U.S. Charges Nigerian Policeman in Instagram Influencer ‘Hushpuppi’ Scam
(Bloomberg) -- U.S. authorities charged a senior Nigerian police officer over his alleged role in an Instagram influencer’s scam to steal more than $1 million, according to court filings.
A grand jury indicted Abba Kyari, a deputy commissioner in the Nigeria Police Force, and five others April 29 for conspiracy to commit wire fraud and money laundering. A federal judge in Los Angeles unsealed the documents this week.
Kyari heads Nigeria’s Intelligence Response Team, a police unit that tracks suspected kidnappers and terrorists. U.S. prosecutors accused Kyari of imprisoning one of the charged individuals at the request of Instagram influencer Ramon Abbas to prevent him from interfering in a then-ongoing fraud, the documents show.
Kyari, 46, denied the accusations, while the police force said it’s reviewing the allegations. An arrest warrant has been issued for Kyari, a U.S. Justice Department spokesman said by email.
Abbas, known as Hushpuppi, has 2.5 million followers on Instagram, where he regularly posted photographs posing with celebrities, luxury cars and private jets. The Nigerian, 37, was arrested in Dubai in June 2020 and extradited to the U.S.
The social media star pleaded guilty in April to participating in the theft, between November 2019 and March 2020, of $1.1 million from an unidentified businessperson who was seeking a $15 million loan to build a school in Qatar, according to a plea filed this week. Kyari and the five others, including three residents of New York, were indicted in a related case centering on the same alleged crime.
Working with others, Abbas “fraudulently induced” the businessperson to transfer the funds to various bank accounts to release the non-existent loan, according to court filings. He used the proceeds to buy a luxury Richard Mille watch and a St. Kitts and Nevis passport, the filings state.
In January 2020, Kelly Chibuzo Vincent, a Nigeria-based member of the conspiracy, contacted the businessperson to expose the scam, leading Abbas to communicate with Kyari about having him arrested, the U.S. alleges. After receiving a message from Kyari saying that Vincent “is in my cell now”, Abbas replied that he wanted him to experience a “serious beating” and “suffer for many years,” according to the filings.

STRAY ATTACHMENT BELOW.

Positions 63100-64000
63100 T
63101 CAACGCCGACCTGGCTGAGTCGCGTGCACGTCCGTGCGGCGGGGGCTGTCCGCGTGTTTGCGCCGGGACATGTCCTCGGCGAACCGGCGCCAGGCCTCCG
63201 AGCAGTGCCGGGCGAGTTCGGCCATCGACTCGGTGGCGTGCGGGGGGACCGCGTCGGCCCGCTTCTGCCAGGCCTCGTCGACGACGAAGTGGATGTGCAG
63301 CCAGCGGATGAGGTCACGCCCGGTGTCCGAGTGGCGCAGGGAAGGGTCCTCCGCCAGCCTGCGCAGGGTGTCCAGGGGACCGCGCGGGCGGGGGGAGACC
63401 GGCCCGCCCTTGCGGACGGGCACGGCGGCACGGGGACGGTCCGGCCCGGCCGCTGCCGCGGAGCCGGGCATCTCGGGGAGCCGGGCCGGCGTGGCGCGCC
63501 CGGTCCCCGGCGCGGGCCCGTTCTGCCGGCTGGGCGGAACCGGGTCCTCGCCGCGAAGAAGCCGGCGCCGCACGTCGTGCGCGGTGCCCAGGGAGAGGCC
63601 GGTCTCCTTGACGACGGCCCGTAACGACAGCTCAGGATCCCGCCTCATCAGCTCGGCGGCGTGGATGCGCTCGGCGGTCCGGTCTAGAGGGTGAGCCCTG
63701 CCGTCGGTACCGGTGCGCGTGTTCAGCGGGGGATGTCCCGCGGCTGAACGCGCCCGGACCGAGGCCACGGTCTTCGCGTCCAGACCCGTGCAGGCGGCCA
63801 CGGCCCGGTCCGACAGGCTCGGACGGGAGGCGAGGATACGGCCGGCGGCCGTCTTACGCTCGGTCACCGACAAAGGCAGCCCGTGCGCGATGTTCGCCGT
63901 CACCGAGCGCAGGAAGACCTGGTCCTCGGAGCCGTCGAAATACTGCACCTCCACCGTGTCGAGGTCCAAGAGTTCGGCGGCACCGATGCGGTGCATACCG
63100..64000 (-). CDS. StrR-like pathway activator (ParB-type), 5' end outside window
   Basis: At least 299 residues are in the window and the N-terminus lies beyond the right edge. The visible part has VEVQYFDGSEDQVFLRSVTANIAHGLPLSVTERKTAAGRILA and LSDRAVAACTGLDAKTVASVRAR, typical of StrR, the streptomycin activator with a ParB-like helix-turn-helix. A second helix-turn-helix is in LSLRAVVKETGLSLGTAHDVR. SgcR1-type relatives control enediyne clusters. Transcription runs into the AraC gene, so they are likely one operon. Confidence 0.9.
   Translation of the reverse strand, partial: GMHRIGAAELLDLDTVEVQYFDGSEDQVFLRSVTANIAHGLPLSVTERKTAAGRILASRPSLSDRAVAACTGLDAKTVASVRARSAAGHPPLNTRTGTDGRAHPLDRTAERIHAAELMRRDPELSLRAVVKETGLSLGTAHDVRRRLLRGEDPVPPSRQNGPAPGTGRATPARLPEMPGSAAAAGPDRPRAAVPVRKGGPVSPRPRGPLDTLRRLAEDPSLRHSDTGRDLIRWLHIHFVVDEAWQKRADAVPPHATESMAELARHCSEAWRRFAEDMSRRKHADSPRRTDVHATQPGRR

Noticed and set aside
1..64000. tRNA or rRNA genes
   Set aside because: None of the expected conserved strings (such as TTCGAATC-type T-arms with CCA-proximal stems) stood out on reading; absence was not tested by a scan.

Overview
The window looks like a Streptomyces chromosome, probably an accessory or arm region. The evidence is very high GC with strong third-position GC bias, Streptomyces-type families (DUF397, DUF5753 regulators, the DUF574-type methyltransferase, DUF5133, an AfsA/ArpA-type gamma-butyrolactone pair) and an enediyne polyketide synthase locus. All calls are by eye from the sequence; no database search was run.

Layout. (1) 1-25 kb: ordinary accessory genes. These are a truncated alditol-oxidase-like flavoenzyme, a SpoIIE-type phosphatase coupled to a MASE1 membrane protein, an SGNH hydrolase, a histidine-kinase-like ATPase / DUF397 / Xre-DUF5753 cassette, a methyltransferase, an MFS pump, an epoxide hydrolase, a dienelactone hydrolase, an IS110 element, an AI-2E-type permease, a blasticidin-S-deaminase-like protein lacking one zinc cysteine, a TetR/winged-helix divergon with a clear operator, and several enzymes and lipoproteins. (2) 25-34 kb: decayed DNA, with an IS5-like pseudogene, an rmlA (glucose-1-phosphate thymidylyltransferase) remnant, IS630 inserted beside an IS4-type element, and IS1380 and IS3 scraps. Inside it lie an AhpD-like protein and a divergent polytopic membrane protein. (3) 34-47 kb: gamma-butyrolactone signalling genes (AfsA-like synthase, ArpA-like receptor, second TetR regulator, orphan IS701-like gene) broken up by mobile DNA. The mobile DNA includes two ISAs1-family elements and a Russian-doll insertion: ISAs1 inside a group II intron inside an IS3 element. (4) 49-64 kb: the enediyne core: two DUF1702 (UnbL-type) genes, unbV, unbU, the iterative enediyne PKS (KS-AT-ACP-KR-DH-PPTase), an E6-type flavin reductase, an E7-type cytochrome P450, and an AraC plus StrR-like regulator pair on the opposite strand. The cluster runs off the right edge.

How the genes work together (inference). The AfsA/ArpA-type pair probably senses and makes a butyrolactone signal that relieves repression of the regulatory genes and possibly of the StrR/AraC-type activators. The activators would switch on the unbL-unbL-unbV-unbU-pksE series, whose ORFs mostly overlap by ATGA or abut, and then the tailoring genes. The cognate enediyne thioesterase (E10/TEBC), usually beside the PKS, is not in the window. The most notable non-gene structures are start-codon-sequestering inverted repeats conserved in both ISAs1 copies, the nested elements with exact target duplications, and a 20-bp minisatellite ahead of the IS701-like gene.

Kyari then allegedly sent bank details to Abbas, who had asked the police officer how he could transfer money to “the team.” Although the men agreed to release Vincent in late February 2020, Kyari’s actions allowed Abbas “to continue defrauding” the businessperson “undetected,” according to the U.S.’s criminal complaint.
The Nigeria Police Force “has ordered an internal review of the allegations,” it said in an emailed statement Thursday. The spotlight on Kyari comes at a time when disorder and insecurity are on the rise in Nigeria as the state struggles to contain an Islamist insurgency, mass kidnappings, intercommunal violence and separatist movements.
In rejecting the allegations, Kyari said Vincent was detained because Abbas claimed he had “threatened to kill his family” and was released as soon as “we discovered there wasn’t an actual threat to anyone’s life.”
“Nobody demanded any money from Abbas Hushpuppi,” Kyari said on his Facebook page Thursday. Nigerians should “beware of many fake/doctored documents,” he said.
Kyari traveled to the United Arab Emirates in September 2019, where -- messages reviewed by the Federal Bureau of Investigation indicate -- Abbas provided him with a car and driver during the trip, the complaint states. “I promise to be a good boy to u sir,” Abbas told Kyari the same month, it said.
Abbas admitted to taking part in other schemes that caused their victims more than $20 million in losses, the Justice Department said.
The case is U.S. v. Juma et al, 21-cr-00203, U.S. District Court, Central District of California
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